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Violent Crackdown Against Buddhist Monks, New Regime with an Old Method

By Burma Partnership  •  December 3, 2012

Thein Sein’s government has revealed its true colors with the surprisingly reckless and bloody crackdown on peaceful protesters in Monywa, Sagaing Region. The crackdown on the protest camps came at 3am, without any chance for the protesters to withdraw. It was an ambush and an old tactic that characterizes the old military regime that the world has been trying to believe has reformed.

The Letpadaung copper project near Monywa – the largest copper mine in Burma – is a joint venture between military-owned Union of Myanmar Economic Holdings Ltd., and Wan Bao, a unit of the weapons manufacturer China North Industries Corp. The project has been facing a growing objection since August by the local communities in the Letpadaung area who say the project has confiscated as many as 7,800 acres of land, forcing them out of their villages and ruining the environment.

Riot police aggressively dispersed protesters using water cannons, tear gas and, according to protesters, incendiary devices that set the camps on flames leaving at least 50 people injured by the fire. Many of those who were severely wounded were Buddhist monks.

Many leaders and community members were shocked by the police’s reaction to the protest. Daw Aung San Suu Kyi during her visit to Monywa said the violent crackdown was “absolutely unnecessary” and demanded authorities’ apology. Thaw Zin, one of the protesters in Monywa said, “When the raid started, we didn’t believe that [the police] would use that kind of violence as we are no longer under military dictatorship. We were shocked.”

The violent crackdown has triggered outrage and anger among people. It has led to other solidarity protests in both inside Burma, in neighboring Thailand, as well as Japan and India. Several hundred Buddhist monks launched separate protests in Mandalay, Rangoon, Magwe and Bangkok on 30 November condemning the crackdown and endorsing the calls of the Monywa protesters. These protesters have also become the target of local authorities. Police on 2 December arrested two people who organized the Rangoon demonstrations, following on the heels of a demonstration on 26 November, which saw arrest of 6 protest organizers, all of whom are now locked up in the notorious Insein Prison. Fifty-five civil society and community based organizations from Burma and the region condemned the police’s violence against protesters and called for the suspension of the project, adequate impact assessments and the release of all the protesters who have been arrested so far.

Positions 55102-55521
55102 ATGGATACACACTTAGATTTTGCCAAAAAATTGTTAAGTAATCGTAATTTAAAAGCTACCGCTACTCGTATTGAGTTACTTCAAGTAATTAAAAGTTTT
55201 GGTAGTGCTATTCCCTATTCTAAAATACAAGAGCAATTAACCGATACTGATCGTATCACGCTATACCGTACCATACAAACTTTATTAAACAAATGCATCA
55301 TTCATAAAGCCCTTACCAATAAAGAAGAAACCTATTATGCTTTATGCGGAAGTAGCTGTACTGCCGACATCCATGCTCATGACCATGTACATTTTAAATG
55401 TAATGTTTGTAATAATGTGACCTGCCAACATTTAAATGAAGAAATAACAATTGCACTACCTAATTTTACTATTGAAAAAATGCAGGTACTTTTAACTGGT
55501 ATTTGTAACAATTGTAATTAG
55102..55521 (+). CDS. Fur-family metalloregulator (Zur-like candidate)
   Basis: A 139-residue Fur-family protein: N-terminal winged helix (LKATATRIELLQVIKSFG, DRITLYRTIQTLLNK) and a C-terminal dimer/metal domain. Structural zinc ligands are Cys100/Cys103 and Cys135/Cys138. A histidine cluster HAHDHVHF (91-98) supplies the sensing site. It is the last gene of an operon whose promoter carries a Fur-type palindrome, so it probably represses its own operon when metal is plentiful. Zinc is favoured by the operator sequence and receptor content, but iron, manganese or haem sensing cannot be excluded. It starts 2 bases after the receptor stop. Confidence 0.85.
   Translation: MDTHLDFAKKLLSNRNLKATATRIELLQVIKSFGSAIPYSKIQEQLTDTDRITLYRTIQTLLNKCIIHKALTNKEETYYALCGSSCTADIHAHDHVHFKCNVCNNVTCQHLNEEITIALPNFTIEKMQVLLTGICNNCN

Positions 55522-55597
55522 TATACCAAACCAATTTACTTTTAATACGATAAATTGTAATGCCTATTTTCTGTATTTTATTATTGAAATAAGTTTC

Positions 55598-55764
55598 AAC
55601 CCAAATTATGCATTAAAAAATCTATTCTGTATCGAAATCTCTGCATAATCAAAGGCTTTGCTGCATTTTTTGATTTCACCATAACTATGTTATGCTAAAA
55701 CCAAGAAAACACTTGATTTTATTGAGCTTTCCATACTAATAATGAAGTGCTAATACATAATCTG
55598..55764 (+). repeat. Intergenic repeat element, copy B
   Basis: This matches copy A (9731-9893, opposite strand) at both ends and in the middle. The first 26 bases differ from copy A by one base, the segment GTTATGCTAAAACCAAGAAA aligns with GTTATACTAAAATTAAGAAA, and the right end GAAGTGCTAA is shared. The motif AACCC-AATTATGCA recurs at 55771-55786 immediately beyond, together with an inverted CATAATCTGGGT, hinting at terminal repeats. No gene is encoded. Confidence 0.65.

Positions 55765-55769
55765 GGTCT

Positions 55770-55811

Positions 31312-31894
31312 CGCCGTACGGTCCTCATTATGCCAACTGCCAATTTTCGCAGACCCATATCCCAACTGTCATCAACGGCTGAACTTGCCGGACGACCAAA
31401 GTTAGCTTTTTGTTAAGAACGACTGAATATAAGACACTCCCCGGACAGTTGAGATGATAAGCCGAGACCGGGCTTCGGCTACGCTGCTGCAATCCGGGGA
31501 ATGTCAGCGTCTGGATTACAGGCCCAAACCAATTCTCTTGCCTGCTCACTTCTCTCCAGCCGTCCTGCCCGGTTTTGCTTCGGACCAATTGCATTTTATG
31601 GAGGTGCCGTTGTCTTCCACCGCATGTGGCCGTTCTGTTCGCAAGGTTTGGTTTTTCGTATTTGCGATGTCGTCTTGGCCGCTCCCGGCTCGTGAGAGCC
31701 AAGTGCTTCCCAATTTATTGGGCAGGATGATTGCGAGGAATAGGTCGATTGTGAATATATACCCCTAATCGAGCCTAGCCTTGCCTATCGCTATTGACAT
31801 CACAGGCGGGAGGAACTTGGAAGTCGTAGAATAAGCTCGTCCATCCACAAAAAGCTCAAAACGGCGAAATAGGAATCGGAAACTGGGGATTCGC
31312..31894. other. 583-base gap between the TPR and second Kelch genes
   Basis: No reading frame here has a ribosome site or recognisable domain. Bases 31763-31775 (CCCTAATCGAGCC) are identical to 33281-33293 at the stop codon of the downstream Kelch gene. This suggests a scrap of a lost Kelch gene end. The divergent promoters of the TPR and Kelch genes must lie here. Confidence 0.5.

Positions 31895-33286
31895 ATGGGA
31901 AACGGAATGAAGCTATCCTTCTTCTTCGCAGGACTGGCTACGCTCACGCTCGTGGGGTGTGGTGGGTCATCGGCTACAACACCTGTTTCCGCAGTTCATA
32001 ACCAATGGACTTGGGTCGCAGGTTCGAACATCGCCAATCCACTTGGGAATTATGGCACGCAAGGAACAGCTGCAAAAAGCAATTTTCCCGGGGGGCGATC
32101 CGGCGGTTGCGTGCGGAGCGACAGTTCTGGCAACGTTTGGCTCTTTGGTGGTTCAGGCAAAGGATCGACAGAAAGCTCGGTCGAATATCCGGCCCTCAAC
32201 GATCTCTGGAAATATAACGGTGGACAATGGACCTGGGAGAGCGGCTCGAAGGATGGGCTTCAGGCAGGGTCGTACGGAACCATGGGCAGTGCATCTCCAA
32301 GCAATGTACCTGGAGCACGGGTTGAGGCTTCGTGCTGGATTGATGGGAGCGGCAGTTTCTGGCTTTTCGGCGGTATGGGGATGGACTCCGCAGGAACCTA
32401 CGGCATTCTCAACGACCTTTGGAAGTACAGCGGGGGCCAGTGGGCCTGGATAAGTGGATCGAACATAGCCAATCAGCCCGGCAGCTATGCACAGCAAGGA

Thein Sein’s office issued a statement on the day of the crackdown in Monywa stating it was according to “democratic practices” and to maintain “rule of law”. The statement was withdrawn in few hours. Now, amid widespread condemnation, Thein Sein has launched an investigation, making Daw Aung San Suu Kyi chair of the 30-member commission. The commission includes 3 National League for Democracy (NLD) MPs, 4 Union Solidarity and Development Party MPs, 2 other political party leaders, 2 members of the 88 Generation Students Group, 8 government officials, 1 Lieutenant Colonel, 2 National Human Rights Commission members, 1 writer, 2 members of the Myanmar Environmental Institute, 1 member of Union of Myanmar Economic Holdings Ltd., 1 member of Myanmar Peace Centre and 2 villagers from Sagaing Region.

The commission’s tasks will include assessment of environmental and social impacts, reasons for objections by the local people, analysis of police crackdown and recommendations on whether the project should be continued. Given that the commission has only 30 days to complete its report, it is clear that this is little more than an attempt to temporarily calm down the angry public. On 30 November, members of the 88 Generation Students Group traveled to Monywa and met with the injured protesters and people from the local community. They have since stated that they will not take part in the commission.

“They all are the same—generals in suits,” said NLD’s prominent leader U Win Tin who questions the genuineness of the ongoing reform process. “The government’s response to the Letpadaung crackdown will be crucial for determining whether military-invested projects still operate above the law in Burma,” said Phil Robertson, Deputy Director of Human Rights Watch’s Asia Division. Indeed, the people’s demand for the closure of the Letpadaung copper project is more than an isolated case. The people are challenging how committed the government is to genuine reform.

Since Thein Sein’s government took office, all the people’s movements, including those in relation to the Myitsone Dam project, ongoing war in Kachin State and the current Letpadaung copper project, are more than opposition to a specific issue. The people are not satisfied with the flawed reform process to date and the superficial freedoms given to them. One should ask President Thein Sein why he immediately suspended the Myitsone Dam project but used such violent means to crack down on the Letpadaung copper mine project. It’s time for Thein Sein and the generals to be serious about reform. Cracking down on peaceful protesters and arresting them has never been a solution and it has proven again this week that it will never be. The government must address the larger issues at stake: unjust laws that continue to restrict freedom of assembly, association and expression, lack of equality of all people in the country, and business contracts signed under the previous military regime that are harmful to local communities.

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